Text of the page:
Dennis D. McDonald ( consults from Alexandria Virginia. His services include writing & research, proposal development, and project management.

Is Innovation Management a Process or a Project?

Is Innovation Management a Process or a Project?

By Dennis D. McDonald

I've been thinking about innovation management recently in connection with some consultingprojects. The question I've been considering is how to best manage the innovation process that surrounds adopting various social networking and collaboration tools.

One can view the adoption of such tools as an innovation. The real issue is how the tools facilitate and/or improve the organization's existing processes, i.e., one innovation enabling another innovation.

Piling innovation on innovation scares some people. It is one reason that the question of how you manage the innovation process is so important.

A key question is the degree to which innovation can be managed in a "top down" or a "bottom up" fashion. When we talk about adopting social networking and collaboration tools, the ability of these tools to be adopted and promoted in a viral or bottom up fashion within an organization has been discussed quite a bit. At the same time, introducing a major change into an organization in how employees communicate or operate is not something that can be left to chance. What we usually end up with are recommendations for "balancing" both top down and bottom up approaches.

Jeffrey Phillips is one of several commentators who discusses such questions. In Org Chart for Innovation he discusses both top down and bottom up approaches as well as the manner in which cross-organizational resources need to be managed when considering innovation as a process. In one sense,  Phillips is talking about issues that have already been much discussed in the field of Project Management. Projects in a large organization typically involve both technology and process change as well as individuals and resources drawn from different business units. Determining how to balance a "project centric" view and a "business unit centric" view, however, is something seasoned project managers are accustomed to doing (or should be accustomed to doing).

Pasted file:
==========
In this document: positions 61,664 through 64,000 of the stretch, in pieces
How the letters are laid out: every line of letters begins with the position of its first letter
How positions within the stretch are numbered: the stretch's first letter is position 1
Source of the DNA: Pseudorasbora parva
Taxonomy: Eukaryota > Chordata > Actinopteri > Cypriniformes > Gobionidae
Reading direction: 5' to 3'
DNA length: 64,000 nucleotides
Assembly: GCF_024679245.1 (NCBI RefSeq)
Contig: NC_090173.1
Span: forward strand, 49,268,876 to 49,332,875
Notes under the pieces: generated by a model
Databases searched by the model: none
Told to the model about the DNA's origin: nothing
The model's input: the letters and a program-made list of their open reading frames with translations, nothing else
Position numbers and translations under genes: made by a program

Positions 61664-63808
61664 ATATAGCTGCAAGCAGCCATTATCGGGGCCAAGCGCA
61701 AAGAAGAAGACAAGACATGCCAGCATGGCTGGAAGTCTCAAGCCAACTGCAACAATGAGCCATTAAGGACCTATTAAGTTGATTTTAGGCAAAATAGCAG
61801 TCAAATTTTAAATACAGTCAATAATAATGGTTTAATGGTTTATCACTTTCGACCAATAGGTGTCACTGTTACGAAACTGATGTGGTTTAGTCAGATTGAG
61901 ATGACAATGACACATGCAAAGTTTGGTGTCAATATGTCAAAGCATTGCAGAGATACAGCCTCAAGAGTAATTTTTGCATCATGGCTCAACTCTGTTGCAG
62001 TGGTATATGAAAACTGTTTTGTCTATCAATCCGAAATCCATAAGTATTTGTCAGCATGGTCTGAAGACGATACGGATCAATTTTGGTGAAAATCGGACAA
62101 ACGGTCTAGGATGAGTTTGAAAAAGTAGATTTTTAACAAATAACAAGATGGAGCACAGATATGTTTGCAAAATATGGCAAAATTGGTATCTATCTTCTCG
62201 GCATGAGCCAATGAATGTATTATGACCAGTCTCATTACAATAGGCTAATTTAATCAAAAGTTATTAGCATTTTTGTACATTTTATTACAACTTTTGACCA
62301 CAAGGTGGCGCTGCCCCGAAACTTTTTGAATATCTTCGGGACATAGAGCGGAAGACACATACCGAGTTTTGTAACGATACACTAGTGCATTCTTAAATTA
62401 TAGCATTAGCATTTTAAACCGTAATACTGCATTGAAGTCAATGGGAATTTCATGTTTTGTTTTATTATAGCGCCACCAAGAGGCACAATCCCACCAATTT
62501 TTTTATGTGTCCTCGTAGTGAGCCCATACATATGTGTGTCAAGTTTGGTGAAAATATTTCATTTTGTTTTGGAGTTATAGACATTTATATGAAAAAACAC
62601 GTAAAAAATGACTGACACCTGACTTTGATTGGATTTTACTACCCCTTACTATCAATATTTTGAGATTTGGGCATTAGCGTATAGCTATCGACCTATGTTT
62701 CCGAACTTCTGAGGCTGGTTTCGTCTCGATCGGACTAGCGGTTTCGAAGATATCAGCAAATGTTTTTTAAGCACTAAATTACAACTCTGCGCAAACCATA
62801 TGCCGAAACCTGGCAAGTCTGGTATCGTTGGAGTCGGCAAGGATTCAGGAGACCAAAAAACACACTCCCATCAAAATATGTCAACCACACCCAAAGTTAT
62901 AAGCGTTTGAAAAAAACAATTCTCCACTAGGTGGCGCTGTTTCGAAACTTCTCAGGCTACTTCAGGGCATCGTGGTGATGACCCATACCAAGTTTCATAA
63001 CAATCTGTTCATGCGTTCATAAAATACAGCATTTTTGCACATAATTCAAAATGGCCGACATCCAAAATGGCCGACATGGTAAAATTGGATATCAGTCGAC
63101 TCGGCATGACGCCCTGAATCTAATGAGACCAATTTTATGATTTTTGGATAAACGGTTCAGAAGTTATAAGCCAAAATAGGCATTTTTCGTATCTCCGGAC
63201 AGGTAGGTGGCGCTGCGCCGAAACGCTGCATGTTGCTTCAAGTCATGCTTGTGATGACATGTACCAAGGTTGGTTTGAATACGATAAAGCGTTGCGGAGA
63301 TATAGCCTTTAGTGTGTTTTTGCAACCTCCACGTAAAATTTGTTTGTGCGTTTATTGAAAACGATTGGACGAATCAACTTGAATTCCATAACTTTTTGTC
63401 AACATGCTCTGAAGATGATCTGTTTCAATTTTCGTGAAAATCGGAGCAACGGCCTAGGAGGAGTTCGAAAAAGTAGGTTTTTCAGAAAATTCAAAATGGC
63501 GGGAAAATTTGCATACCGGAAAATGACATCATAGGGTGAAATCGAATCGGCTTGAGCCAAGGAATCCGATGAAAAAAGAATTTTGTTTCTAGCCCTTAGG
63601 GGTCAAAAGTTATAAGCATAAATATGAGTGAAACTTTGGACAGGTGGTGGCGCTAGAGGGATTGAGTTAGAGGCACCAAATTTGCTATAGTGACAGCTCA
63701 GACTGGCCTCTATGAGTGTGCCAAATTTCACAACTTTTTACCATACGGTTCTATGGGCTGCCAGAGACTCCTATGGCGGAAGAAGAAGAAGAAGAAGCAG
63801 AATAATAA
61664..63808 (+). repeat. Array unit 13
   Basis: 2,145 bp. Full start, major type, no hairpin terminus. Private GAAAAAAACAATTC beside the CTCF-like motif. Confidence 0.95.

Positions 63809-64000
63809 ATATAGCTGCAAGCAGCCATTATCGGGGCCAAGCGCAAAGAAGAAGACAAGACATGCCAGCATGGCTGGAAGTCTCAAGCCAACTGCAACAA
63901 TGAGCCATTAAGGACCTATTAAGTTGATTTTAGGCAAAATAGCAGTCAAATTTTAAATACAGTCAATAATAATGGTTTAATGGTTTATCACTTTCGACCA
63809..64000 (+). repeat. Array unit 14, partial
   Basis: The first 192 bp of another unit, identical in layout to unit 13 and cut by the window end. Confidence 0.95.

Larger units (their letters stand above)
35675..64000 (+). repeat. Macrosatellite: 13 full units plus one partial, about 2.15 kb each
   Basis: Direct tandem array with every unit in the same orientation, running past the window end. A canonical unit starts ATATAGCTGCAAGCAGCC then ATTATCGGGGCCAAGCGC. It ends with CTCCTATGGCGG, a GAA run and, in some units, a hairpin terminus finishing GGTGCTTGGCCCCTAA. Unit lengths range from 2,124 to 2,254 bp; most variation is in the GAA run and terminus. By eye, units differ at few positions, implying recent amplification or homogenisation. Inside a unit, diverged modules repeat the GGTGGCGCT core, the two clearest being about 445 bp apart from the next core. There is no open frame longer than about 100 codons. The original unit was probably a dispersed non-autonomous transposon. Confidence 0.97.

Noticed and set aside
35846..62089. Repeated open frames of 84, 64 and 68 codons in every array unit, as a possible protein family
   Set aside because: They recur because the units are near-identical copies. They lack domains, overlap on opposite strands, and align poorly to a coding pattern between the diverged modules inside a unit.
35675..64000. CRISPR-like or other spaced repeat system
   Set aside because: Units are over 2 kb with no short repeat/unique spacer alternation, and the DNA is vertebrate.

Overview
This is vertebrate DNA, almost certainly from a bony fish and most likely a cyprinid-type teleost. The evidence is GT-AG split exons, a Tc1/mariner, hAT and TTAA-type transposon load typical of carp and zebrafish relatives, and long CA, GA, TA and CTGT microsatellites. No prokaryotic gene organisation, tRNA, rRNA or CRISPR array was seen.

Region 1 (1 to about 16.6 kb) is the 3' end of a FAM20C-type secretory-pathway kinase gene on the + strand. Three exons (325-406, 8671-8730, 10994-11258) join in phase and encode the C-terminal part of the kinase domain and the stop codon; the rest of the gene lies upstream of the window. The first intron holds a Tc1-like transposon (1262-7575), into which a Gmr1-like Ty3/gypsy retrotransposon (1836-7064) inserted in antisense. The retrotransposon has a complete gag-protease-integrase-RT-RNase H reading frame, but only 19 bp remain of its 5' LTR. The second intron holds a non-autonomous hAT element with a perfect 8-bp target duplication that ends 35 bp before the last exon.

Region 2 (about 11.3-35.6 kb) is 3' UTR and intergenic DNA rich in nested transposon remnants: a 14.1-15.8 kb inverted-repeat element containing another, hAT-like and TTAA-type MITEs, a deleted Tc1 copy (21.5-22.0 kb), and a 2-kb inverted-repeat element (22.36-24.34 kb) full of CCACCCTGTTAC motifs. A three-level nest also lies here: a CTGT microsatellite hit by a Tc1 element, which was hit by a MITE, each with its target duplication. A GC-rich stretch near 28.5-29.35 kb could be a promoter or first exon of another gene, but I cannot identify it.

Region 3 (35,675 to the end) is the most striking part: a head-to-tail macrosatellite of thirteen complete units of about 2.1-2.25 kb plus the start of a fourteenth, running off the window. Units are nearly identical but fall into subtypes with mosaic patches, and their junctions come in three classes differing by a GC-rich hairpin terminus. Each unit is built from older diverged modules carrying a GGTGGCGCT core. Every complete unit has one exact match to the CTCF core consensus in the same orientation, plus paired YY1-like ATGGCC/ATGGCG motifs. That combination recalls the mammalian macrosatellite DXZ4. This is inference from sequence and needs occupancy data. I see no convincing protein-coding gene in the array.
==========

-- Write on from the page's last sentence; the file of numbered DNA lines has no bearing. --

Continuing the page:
Not that such a balancing act is an easy thing to do. There can be significant challenges when introducing project management techniques into an organization that is not accustomed to managing projects that cut across resources groups and business units. In such instances both project management and the project's target processes can be viewed as innovations. Both need to be carefully -- and appropriately -- managed.

I admit that I come down on the side of managing the process. That doesn't mean that you need to take a "crack the whip" approach, though. There are many aspects to managing the innovation processes; goals and rewards, removal of barriers, the setting of expectations, brainstorming, allowing for mistakes -- all elements that need to be addressed. Luckily, an entire cottage industry has sprung up in recent years devoted to studying and managing the innovation process so there is no lack of useful input.

In my opinion, the fundamentals defining innovation management are:

  1. Process is king; technology is only an enabler.
  2. Organizational strategy, goals and objectives need to be clear.
  3. The innovation process needs to be managed.

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Copyright (c) 2006 by Dennis D. McDonald

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